A new book claims diagnosis of dyslexia is questionable
The controversy centers on a book co-authored by academics on either side of the Atlantic:Julian Elliott, professor of education at Durham University in the U.K., and Elena L. Grigorenko, professor of psychology at Yale in the U.S. In The Dyslexia Debate, they argue diagnosis of dyslexia is often highly questionable, and the term has become a meaningless catch-all. Rather than wait until a child has been diagnosed – and then giving them the standard interventions offered to dyslexics – we should focus on making sure support is more closely tied to their needs. Children who struggle to read should not need a diagnosis before they get help.
According to Dr. Harold Levinson
there would be no debate were dyslexia properly understood and defined to begin with. All the reading and non-reading symptoms in dyslexia were discovered by Dr. Levinson due to a dysfunction within the inner-ear and cerebellum. And inner-ear-enhancing medications significantly improve all symptoms in 75-85% of treated dyslexics. Hence the need for a reliable diagnosis. Importantly, a diagnosis should not impede remediation and tutoring based on the impaired functions determined by neuropsychological and educational testing. These steps can be done independent of diagnosis, as the authors state. The real problem is reliable definitions and diagnosis of dyslexia. To date, existing definitions and concepts are incorrect and lead to confusion, such as the one reviewed within The Dyslexia Debate. Without proper inner-ear neurological findings and diagnostic tests proposed by Dr. Levinson, it would be difficult to separate and holistically treat dyslexics whose symptoms vary dramatically from one to another.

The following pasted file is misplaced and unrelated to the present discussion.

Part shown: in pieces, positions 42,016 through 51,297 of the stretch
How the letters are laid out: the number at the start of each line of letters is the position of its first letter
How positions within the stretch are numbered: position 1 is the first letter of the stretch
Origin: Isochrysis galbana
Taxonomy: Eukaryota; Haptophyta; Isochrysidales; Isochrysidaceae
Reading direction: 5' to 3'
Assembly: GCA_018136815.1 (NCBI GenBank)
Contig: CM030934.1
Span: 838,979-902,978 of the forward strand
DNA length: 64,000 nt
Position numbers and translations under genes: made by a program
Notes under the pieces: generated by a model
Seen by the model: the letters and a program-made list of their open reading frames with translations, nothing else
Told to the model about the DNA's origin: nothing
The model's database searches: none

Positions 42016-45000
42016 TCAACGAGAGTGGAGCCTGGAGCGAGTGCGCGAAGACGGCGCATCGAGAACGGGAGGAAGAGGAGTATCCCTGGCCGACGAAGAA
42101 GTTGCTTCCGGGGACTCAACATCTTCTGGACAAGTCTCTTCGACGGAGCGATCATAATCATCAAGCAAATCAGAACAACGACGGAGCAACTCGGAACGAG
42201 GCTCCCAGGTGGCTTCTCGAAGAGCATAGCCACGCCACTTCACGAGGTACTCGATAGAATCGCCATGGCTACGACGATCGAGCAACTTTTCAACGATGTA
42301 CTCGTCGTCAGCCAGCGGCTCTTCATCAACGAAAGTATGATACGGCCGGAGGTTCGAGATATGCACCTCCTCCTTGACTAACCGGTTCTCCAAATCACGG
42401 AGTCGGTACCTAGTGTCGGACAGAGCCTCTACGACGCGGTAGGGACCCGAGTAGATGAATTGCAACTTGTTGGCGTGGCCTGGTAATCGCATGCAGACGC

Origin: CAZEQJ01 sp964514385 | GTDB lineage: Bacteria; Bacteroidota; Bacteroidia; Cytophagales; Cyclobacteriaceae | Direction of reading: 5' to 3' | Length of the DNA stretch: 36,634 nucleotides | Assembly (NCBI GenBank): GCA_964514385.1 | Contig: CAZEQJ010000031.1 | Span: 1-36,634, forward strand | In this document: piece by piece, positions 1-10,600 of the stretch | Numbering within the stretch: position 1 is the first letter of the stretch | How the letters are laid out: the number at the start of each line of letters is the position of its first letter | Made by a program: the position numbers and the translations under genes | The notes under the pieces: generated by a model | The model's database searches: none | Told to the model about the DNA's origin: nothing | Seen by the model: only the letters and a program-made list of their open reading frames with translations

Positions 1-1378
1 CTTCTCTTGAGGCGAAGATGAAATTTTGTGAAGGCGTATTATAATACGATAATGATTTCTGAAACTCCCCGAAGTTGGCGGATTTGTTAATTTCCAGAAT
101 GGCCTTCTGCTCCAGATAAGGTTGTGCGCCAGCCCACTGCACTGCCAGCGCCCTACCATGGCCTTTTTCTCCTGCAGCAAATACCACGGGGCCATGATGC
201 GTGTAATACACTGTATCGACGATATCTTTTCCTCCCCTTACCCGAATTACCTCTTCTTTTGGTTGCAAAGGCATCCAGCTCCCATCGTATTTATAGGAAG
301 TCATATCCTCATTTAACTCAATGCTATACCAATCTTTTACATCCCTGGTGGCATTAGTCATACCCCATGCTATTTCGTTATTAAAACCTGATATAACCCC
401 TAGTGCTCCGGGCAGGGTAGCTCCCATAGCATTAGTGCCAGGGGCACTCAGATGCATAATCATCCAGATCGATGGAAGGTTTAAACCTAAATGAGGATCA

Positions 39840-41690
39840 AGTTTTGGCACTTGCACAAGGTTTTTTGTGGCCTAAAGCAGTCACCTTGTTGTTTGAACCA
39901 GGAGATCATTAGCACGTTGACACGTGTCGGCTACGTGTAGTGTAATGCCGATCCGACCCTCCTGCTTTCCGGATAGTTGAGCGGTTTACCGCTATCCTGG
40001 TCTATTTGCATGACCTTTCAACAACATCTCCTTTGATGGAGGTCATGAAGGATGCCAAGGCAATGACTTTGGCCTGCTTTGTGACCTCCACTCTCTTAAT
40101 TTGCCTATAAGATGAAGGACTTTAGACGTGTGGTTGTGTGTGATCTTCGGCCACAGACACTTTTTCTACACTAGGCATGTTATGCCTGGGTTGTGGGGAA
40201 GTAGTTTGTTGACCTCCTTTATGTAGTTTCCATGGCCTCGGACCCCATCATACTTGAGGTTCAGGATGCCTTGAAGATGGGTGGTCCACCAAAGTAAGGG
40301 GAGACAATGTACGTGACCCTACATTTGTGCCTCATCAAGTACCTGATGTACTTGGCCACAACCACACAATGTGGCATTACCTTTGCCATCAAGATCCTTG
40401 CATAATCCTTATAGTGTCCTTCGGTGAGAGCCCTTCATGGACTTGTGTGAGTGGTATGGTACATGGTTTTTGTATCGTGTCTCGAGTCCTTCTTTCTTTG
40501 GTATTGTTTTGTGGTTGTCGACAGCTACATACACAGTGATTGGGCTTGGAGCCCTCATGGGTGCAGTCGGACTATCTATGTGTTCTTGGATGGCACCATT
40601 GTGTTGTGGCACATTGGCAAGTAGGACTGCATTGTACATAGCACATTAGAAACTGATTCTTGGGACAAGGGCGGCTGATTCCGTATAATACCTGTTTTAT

About Harold Levinson, M.D.
Formerly Clinical Associate Professor of Psychiatry at New York University Medical Center, Dr. Harold Levinson is currently Director of the Levinson Center for Learning Disabilities in Long Island, New York. He is a well-known neuropsychiatrist, clinical researcher and author.
By Harold Levinson
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